For survivors of rape or hate crimes, these feelings can include:

·      Shame because they believe that maybe somehow they deserved this.

·      Self-blame because “if only” they done that one thing (stayed home, skipped that last drink, worn different clothes...), it might not have happened.

·      Anxiety because they no longer feel safe.

·      Guilt because of the impact on family, friends and themselves.

·      Anger towards the perpetrator, the victim, the system and themselves.

·      Frustration that they can’t get over it, or that the perpetrator went free.

·      Sorrow from the loss of their former selves.

·      Relief because it was someone else this time.

·      Hope that now others will understand how devastating the rape or hate crime can be. Or maybe, that the publicized incident will finally drive lasting societal change.

·      Numbness because they can’t bare to think about what happened.

For survivors of mass shootings the feelings are similar but for slightly different reasons:

·      Shame that they were targeted.

·      Guilt that they survived and others didn’t.

·      Anxiety because the world doesn’t feel safe.

·      Anger towards the perpetrator, or the system.

·      Frustration that this is happening again.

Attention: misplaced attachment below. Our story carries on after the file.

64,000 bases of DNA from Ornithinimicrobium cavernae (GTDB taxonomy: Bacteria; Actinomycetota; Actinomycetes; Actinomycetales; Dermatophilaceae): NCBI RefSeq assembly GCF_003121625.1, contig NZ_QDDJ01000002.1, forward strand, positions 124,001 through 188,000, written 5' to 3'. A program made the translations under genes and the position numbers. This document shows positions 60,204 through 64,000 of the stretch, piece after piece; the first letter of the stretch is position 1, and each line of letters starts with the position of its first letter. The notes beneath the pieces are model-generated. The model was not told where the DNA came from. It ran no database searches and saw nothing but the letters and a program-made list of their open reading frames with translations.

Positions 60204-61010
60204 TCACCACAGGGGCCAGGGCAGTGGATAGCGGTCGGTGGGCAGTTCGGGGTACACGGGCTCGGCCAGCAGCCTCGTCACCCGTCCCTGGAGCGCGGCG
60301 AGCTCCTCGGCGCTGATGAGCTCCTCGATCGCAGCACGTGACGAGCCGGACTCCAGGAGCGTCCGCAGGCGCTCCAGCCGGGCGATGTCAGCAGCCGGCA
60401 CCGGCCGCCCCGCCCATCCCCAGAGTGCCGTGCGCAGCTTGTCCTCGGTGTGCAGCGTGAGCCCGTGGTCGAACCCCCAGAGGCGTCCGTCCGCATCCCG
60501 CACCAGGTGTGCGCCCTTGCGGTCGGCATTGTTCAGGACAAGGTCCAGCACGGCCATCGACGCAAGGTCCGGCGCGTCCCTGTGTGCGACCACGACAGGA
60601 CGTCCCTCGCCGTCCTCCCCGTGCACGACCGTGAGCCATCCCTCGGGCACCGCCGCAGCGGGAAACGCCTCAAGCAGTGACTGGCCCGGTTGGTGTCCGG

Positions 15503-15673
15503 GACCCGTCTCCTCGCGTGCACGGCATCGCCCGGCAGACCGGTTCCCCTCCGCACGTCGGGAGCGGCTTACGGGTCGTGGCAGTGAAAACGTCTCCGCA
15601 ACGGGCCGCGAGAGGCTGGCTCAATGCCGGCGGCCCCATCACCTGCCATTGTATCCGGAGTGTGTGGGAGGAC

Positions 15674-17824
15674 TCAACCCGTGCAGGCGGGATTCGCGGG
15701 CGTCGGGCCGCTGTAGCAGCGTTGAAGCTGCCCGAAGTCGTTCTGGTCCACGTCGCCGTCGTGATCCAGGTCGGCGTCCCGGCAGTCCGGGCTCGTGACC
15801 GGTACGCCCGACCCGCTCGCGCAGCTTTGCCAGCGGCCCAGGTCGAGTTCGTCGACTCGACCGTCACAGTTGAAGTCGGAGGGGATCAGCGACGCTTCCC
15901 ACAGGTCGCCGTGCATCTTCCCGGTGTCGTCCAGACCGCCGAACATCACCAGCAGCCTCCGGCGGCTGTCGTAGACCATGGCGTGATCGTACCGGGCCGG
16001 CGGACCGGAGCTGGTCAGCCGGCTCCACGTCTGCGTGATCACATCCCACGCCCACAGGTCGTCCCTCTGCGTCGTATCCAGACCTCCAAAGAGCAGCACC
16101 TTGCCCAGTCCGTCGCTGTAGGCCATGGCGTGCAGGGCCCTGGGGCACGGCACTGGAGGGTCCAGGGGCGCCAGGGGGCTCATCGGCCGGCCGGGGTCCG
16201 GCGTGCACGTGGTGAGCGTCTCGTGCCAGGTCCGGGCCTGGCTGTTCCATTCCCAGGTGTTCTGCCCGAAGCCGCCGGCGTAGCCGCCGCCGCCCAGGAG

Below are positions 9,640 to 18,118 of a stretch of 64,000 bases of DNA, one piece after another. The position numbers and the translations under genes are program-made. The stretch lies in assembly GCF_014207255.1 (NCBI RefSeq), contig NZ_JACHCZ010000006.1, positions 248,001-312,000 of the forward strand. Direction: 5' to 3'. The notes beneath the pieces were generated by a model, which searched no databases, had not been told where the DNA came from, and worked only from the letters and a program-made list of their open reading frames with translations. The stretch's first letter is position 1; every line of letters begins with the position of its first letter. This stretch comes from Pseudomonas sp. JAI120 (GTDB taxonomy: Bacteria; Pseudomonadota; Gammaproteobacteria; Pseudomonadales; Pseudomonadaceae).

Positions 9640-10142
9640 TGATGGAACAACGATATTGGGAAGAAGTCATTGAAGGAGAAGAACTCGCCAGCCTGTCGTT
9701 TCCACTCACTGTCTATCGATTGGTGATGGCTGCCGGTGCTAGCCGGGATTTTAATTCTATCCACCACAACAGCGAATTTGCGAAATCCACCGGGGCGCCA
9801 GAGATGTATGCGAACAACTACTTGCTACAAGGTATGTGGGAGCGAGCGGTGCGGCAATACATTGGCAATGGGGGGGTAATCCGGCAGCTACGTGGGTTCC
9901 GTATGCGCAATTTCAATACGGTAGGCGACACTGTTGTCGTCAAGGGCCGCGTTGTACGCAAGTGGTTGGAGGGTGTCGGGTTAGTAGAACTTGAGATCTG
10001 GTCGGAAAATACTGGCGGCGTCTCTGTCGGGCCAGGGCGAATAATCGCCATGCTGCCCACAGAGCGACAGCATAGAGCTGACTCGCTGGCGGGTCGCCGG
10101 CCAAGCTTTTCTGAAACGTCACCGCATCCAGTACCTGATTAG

·      Sorrow from the loss of those who died.

·      Relief because they weren’t there this time.

·      Hope that maybe this time something will change, and it won’t happen again.

·      Numbness because to think about what happened is too painful.

Coping Tools For Survivors

walking in nature can help reduce stress and anxiety

If you are a survivor of violent crime, take the time to remind yourself that it’s normal for your feelings to resurface, and for you to feel conflicted about what’s happened. It’s also normal to be triggered, or activated, by the recent events. If you are feeling overwhelmed, here are a few coping tools to help you manage this extremely difficult time and to take care of yourself:

·      Give yourself permission to feel whatever it is you are feeling.

·      Reach out. If you are in counseling, have a support group, or have supportive friends and family, talk to them about what’s going on for you.

·      Turn off the news. You know what happened. Watching 24/7 news coverage can increase your feelings of danger or threat and leave you feeling more anxious.

·      Take the time for self-care. Exercising, sleeping, reading, and spending time alone or with loved ones can create a sense of well-being.

·      Take a walk in nature. Natural settings can help calm your nervous system. According to a scientific study that was reported on in the New York Times, “…volunteers who had strolled along the quiet, tree-lined paths showed slight but meaningful improvements in their mental health…They were not dwelling on the negative aspects of their lives as much as they had been before the walk.”   

If you are feeling overwhelmed by the recent events and would like help please call or email me for a free 15-minute phone consultation.

Elizabeth Cush, MA, LGPC, is an Annapolis therapist helping people who feel overwhelmed by stress and anxiety. Progression Counseling in Annapolis and Arnold, MD- 410-340-8469